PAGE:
Marco Rubio, the Florida Senator who wants to be the next President of the United States, is holding the line on his feelings towards same-sex marriage. And those feelings remain consistent: He's not about it.
Rubio appeared on the Christian Broadcasting Network and called same-sex marriage a "clear and present danger" to Christianity, and once again made the argument that just because people oppose same-sex marriage or same-sex equal rights doesn't make them a homophobe or a bigot.
"We are at the water's edge of the argument that mainstream Christian teaching is hate speech, because today we've reached the point in our society where if you do not support same-sex marriage, you are labeled a homophobe and a hater," Rubio tells CBN. "So what's the next step after that? After they're done going after individuals, the next step is to argue that the teachings of mainstream Christianity, the catechism of the Catholic Church, is hate speech. And that's a real and present danger."
It would appear that Rubio is still very much targeting a very specific wing of the GOP, even if the party has warned that any candidate looking to run in 2016 needs to be more inclusive — or, at least appear that way — if they want to win over young voters, who have shown wide support for same-sex marriage.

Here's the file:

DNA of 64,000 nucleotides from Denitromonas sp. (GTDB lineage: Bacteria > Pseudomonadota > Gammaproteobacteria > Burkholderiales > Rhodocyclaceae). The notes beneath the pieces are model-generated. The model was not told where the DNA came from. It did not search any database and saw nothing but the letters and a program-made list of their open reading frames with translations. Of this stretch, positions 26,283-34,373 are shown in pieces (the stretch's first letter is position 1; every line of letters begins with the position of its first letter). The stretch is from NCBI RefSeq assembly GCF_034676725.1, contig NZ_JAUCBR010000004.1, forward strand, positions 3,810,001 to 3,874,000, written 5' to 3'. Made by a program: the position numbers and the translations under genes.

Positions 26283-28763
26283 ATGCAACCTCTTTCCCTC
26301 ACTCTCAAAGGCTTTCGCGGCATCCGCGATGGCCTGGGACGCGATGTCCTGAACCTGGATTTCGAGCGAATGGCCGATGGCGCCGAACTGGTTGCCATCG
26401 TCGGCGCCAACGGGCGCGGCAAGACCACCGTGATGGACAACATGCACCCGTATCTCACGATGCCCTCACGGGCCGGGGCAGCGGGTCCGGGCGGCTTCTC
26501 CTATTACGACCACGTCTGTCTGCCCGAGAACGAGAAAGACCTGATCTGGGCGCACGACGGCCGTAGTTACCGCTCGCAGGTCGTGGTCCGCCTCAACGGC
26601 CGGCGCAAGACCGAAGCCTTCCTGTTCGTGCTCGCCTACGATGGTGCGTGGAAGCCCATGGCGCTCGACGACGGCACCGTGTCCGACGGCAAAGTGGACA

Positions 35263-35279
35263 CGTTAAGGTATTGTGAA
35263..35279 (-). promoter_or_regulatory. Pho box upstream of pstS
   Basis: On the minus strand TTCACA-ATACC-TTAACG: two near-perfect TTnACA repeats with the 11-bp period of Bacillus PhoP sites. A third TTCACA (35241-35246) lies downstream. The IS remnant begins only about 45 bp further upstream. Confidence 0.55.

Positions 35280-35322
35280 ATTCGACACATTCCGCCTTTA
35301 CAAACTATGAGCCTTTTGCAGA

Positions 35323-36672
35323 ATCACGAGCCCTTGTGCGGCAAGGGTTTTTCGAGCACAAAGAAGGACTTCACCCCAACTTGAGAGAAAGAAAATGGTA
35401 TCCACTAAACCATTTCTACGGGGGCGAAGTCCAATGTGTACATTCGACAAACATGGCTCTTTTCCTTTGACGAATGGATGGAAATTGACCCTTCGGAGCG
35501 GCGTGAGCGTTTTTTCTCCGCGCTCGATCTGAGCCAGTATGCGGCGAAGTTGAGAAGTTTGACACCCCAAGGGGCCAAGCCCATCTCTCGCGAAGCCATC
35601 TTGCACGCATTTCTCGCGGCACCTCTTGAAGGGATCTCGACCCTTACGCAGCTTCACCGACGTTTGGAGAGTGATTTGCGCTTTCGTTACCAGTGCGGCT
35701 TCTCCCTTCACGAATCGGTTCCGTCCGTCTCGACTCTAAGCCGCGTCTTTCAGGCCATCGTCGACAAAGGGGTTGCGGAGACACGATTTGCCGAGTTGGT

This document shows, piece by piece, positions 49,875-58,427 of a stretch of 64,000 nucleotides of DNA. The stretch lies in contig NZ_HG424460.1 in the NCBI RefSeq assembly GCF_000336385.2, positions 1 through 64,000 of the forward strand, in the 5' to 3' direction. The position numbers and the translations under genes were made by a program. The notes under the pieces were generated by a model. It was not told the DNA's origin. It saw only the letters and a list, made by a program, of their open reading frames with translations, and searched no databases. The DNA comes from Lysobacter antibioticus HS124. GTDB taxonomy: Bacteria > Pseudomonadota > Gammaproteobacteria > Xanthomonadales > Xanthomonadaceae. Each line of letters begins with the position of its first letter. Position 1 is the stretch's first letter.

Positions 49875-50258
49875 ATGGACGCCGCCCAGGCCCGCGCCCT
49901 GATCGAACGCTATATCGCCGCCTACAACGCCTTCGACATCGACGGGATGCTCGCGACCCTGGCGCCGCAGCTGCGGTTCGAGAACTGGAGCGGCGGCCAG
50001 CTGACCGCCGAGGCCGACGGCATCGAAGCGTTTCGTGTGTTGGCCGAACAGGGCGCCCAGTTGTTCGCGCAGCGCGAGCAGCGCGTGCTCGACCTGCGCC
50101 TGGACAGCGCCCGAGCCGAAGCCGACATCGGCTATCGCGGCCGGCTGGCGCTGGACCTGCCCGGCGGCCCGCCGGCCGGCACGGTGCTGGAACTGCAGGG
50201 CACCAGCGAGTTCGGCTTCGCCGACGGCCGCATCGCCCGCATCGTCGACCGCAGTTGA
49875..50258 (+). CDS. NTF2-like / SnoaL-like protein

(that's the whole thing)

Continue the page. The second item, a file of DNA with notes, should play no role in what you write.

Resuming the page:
Of course, this is nothing new for Rubio, who has been speaking out against gay rights and same-sex marriage for years. All while insisting he's not a homophobe.
Just this year, the Senator slammed Florida's legalization of same-sex marriages while insisting he's not anti-gay.
In 2013, he went the "states should have the right to define marriage in the traditional way" route while scoffing at the notion that he was somehow a bigot. Yet, even as he espoused the virtue of constitutionality, he's always been very pro "God in government," particularly when it comes to gay rights.
But Rubio, who is hitting up Iowa in hopes to drum up support for his run at the White House, has been trying to have it both ways for a while.
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In 2013, he told the famously antigay Florida Family Policy Council: "We hear about keeping God out of our schools, keeping God out of our politics, keeping God out of other people's lives," Rubio said. "This is a ridiculous debate, because God is everywhere at every time."
Also in 2013, Rubio was slammed by gay rights groups for blocking Judge William Thomas' nomination to the Federal District Court for the Southern District of Florida. Thomas is openly gay.
During a Faith and Freedom Forum luncheon in 2013, Rubio was asked about the Employment Non-Discrimination Act, a bill that would make it OK to discriminate against LGBT folks in the work place. In the video below, Rubio says he's for protecting American's rights, but not for "any special protections based on orientation."